Mind the money, not the Moocs

Steve Smith warns of looming budgetary issues that could send institutions off the road

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Source: Getty

In 2014-15, Hefce will have very little room for manoeuvre in its funding to absorb any cuts, making it difficult for it to ‘save’ any institution that gets into problems in the emerging market

There is a lot of apocalyptic language around at the moment. And not just in higher education: we are, after all, still picking our way through the aftermath of a financial “tsunami”.

So it was timely for the authors of a recent report on the challenges facing our own sector to couch their analysis in terms of an “avalanche”.

The upheaval forecast by the Institute for Public Policy Research in An Avalanche Is Coming: Higher Education and the Revolution Ahead is based largely on the advent of a new type of online learning - the now ubiquitous massive open online course, or Mooc. Co-authored by Sir Michael Barber (a former head of Tony Blair’s Delivery Unit who is currently chief education strategist for the education giant Pearson), the report warns of a coming era of unprecedented competition in higher education driven by proliferating online opportunities, and it generated widespread media coverage last month.

However, this analysis understates the scale of the challenges that universities have faced in the past, challenges that they have successfully overcome and that, in many cases, have strengthened the university as an institution.

Two obvious examples are the significant changes brought about by the massive expansion of higher education in the past 50 years, and the extraordinary change in the relationship between university and business in the past 20. In both cases, many predicted that the university as we know it would not survive, but it has.

I also think that the likely impact of Moocs is being overstated. That is not to say that they will not transform much of the way in which university education is delivered, but I do not think that Moocs themselves can replace the education offered by or the brand value associated with traditional universities. Not every university will face the same level of threat, mind you; Moocs pose a very different challenge depending on which part of the university ecosystem you inhabit. They also need to be monetised, and to find a way of linking study with assessment.

Other aspects of the IPPR’s “avalanche” forecast need to be challenged, too. While unemployment rates may have been comparable among graduates and school-leavers in 2011, all the evidence shows that by age 24, graduates are far less likely to be out of work than non-graduates.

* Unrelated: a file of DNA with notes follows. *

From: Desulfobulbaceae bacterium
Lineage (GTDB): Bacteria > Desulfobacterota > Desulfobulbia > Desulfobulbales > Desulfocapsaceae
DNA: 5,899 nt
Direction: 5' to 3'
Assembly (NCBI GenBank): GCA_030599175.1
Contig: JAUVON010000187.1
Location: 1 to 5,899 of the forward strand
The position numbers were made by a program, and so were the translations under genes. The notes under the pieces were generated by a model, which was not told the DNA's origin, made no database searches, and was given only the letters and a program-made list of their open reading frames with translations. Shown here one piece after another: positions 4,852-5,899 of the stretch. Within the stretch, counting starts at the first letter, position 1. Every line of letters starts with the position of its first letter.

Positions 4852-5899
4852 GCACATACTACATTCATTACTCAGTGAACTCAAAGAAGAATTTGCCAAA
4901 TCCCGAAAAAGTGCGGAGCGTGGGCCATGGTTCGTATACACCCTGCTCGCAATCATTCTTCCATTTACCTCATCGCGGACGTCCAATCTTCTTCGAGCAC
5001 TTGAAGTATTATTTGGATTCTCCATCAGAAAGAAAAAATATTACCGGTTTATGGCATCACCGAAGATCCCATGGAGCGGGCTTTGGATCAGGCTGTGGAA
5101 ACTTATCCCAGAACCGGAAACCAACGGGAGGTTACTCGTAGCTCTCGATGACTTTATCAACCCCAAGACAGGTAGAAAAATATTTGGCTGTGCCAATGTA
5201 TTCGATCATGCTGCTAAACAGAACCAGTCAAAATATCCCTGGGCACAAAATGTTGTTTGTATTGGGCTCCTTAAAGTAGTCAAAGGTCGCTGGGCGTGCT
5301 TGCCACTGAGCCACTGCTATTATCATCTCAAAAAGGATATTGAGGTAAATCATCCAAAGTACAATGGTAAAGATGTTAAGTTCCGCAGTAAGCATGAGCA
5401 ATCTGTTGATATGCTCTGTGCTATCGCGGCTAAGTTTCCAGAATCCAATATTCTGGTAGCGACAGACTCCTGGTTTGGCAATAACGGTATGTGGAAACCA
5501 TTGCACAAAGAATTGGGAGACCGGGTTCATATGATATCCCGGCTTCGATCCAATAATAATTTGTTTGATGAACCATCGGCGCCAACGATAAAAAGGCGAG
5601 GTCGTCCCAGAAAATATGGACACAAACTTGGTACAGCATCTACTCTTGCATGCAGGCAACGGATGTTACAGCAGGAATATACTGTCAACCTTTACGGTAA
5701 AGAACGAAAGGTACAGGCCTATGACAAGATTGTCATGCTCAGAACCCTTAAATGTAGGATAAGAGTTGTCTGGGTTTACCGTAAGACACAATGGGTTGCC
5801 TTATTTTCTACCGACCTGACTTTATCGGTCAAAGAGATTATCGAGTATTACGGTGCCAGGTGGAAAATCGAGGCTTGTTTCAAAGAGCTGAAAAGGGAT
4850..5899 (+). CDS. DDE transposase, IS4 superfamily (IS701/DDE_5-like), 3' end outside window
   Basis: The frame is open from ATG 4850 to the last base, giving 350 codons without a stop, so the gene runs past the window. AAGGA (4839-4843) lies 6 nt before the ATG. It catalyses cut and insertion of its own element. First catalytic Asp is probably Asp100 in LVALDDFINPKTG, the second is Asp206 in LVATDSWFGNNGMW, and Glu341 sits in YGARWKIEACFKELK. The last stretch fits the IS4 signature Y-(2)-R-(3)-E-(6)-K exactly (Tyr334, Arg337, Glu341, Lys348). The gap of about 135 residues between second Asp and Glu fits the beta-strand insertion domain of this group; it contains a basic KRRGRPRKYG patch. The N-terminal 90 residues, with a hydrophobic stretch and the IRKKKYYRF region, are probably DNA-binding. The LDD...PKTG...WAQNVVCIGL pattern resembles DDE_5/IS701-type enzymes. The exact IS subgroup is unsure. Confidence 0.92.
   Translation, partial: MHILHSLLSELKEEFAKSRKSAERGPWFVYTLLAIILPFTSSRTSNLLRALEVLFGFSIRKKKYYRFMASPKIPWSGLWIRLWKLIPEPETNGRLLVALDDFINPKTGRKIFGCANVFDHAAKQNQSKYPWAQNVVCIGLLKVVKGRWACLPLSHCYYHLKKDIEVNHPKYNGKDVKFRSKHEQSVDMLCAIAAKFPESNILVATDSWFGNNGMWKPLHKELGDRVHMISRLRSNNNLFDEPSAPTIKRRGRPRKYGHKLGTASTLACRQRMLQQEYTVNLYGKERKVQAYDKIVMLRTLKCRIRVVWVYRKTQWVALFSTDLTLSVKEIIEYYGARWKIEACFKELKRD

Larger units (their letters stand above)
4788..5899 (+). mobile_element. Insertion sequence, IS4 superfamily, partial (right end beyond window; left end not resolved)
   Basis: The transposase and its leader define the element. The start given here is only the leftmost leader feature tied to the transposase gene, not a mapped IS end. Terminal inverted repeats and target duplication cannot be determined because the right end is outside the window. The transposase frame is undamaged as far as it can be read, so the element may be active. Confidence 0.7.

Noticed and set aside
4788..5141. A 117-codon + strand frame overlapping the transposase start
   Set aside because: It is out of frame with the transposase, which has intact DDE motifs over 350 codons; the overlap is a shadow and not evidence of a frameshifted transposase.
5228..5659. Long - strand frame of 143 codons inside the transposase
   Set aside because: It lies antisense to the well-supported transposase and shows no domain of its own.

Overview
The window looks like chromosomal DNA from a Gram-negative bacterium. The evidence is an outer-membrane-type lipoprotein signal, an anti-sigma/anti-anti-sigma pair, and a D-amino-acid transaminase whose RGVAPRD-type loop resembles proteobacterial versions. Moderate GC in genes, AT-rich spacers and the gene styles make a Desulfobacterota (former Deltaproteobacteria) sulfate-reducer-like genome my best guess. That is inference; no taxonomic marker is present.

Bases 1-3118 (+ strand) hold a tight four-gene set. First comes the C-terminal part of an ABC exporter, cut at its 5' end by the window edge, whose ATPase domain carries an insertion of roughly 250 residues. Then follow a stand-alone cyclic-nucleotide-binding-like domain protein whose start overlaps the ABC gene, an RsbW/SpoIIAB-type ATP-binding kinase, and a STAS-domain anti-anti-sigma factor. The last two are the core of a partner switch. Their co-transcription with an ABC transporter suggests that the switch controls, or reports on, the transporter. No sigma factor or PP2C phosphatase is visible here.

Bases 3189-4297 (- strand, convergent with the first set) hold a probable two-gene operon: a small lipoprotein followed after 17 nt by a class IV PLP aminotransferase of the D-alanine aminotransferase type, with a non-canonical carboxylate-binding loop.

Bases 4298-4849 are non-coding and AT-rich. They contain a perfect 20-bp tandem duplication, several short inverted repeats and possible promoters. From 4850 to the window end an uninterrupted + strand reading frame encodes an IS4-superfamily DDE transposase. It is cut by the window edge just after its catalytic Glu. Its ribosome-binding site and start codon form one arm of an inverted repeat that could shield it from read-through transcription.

As for the claim that “the models of higher education that marched triumphantly across the globe in the second half of the 20th century are broken”, just look at the continuing role of the university both as the place where science, medicine, social science, and arts and humanities advance, and as anchor institutions in local communities.

The old adage has it that there is only one thing better than having a university in your city, and that is having two. UK universities are the keystone for future growth and jobs, as well as crucial cultural and civilising institutions. They constitute the second-strongest research sector in the world, and the second most popular destination for international students. In short, I do not think they are broken. But that does not mean that they can stay as they are.

From my perspective, as a vice-chancellor who is required to scan the horizon for signs of danger constantly, there is indeed an avalanche coming, and there are a number of warning signs.


The first is austerity. The challenges posed by the government’s austerity programme are far more significant than is commonly recognised.

From 2010-11 to 2014-15, it is estimated that spending in the Department for Business, Innovation and Skills will fall by 2.8 per cent a year in real terms.

But the public spending cuts are back-loaded. According to the Institute for Fiscal Studies Green Budget, published in February, only 32 per cent of planned budget cuts and 21 per cent of the government’s planned public spending cuts for 2010-15 had been implemented by the end of March.

Core gross domestic product is currently 3.5 per cent below 2008 levels, and the IFS has forecast that by the time we get back to 2008 levels, GDP will be 14.5 per cent below where it would have been had historic growth rates continued.

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